The video for the Bruce Springsteen song "Atlantic City" opens with a scene of the grand Marlborough-Blenheim Hotel imploding into a pile of dust. That was almost 40 years ago. The Traymore Hotel and other grand hotels were leveled in much the same spectacular fashion.
In their place rose glass boxes and concrete hulks to house new casinos. The Atlantic City dream was to fill New Jersey state coffers with gambling gold.
At the time, Nevada held a monopoly on casinos. The plan was to turn Atlantic City into a Las Vegas East drawing rollers — high and low — preferably from other tax jurisdictions.
But that dream went bad all around.
At least four Atlantic City casinos are closing this year, in part because of intense competition from newer gaming establishments in nearby Pennsylvania and elsewhere. Another problem for casinos nationally is the tough economy for their core market — blue-collar and middle-income workers.
Casino revenues in New Jersey are down 44 percent from their 2006 high, but the business is rough everywhere. The huge Harrah's in Tunica, Mississippi, has also shut its doors.
The casino business is now in the advanced "cannibalizing" stage as competitors eat what's left of each other's lunch. By "competitors," we mean both the casinos and the states relying on their revenues.
Atlantic City's special tragedy is what was traded for the casino fantasy. Nowadays cities run entire visitor campaigns around the sort of fabulous old architecture Atlantic City so easily discarded. Imagine what today's entrepreneurs could have done with a mythical beach resort smack in between New York and Washington!
Casino lust persists, but the argument has changed. Casinos are rarely portrayed as a font of tax revenues from out-of-state pockets. In most of the country, casino customers are increasingly locals who would have spent their spare dollars at local restaurants, theaters and other entertainment venues.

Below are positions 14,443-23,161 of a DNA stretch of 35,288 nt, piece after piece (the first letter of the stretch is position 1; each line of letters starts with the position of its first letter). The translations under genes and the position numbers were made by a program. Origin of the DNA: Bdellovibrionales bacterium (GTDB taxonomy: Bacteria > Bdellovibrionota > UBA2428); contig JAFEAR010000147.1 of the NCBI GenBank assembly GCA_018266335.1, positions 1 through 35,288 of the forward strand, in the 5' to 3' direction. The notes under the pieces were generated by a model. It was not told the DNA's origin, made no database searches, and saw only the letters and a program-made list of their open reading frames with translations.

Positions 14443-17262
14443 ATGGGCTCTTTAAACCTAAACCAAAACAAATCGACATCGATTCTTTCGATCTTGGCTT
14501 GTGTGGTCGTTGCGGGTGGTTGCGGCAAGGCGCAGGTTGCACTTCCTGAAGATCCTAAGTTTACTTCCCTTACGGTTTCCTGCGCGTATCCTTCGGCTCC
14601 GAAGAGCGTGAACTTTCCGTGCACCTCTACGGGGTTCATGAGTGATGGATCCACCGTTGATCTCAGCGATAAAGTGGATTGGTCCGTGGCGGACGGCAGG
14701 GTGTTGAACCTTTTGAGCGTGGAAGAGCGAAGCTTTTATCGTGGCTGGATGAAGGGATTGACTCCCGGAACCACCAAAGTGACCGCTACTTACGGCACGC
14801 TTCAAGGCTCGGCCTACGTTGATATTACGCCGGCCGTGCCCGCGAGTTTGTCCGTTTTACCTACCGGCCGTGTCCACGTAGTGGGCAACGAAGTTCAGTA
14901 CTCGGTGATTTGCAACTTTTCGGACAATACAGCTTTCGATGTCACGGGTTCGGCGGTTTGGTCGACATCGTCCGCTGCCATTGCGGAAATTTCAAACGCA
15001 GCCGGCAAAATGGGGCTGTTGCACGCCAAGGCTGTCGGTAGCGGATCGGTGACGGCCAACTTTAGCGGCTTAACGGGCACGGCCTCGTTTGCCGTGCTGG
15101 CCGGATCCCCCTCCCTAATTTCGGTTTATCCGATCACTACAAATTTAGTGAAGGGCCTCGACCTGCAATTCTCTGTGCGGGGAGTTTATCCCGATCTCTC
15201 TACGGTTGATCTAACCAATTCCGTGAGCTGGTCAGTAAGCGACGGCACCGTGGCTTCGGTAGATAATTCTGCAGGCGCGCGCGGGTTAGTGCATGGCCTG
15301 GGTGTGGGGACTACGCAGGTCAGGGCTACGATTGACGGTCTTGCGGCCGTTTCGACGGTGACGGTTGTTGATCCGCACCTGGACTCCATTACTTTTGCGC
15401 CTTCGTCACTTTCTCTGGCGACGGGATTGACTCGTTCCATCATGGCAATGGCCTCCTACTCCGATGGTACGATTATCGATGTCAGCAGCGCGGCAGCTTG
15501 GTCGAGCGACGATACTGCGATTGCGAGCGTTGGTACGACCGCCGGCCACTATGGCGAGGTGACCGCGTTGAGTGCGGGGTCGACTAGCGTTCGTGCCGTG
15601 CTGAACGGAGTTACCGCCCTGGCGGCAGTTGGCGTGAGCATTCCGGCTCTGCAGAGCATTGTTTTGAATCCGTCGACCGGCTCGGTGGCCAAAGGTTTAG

The new sales pitch for casinos rings more of desperation: If the state's working class is going to be milked by gaming conglomerates and the states that tax them, better that the milking take place at home than in a neighboring state.
Some states have valiantly managed to hold the line. Nebraska, for example, does not allow full-fledged casinos even though Iowa has placed three in Council Bluffs, right across the Missouri River from Omaha. (Iowa's gambling tax revenues are also falling.)
Massachusetts seems to be succumbing and is now involved in an odd negotiation with Mohegan Sun, an Indian casino operator applying to build an outlet near Boston. Mohegan Sun already has a big-league casino in eastern Connecticut, not far from the state border. Massachusetts wants a promise that it will not entice the state's high-stakes gamblers to its flagship in Connecticut (where casino taxes are lower). Mohegan Sun has yet to agree.
The statesmen running New Jersey now figure: If casinos aren't making it in South Jersey, perhaps the solution is casinos in North Jersey. How about putting them "somewhere in the swamps of Jersey" — a Springsteen reference to the Meadowlands?
The Meadowlands sit a mere 9 miles west of Manhattan, a casino-free zone. New York state, however, seems to have its own plans. It is now considering several industrial-strength casinos just north of New York City (and, for that matter, the New Jersey state line).
Jersey's casino boosters seem undeterred. A North Jersey state senator — mindful of South Jersey's fear of new competition — recently ventured that a couple of big casinos in his part of the state "could produce in excess of $1 billion over 10 years to be reinvested in Atlantic City."
Sure. If you say so.
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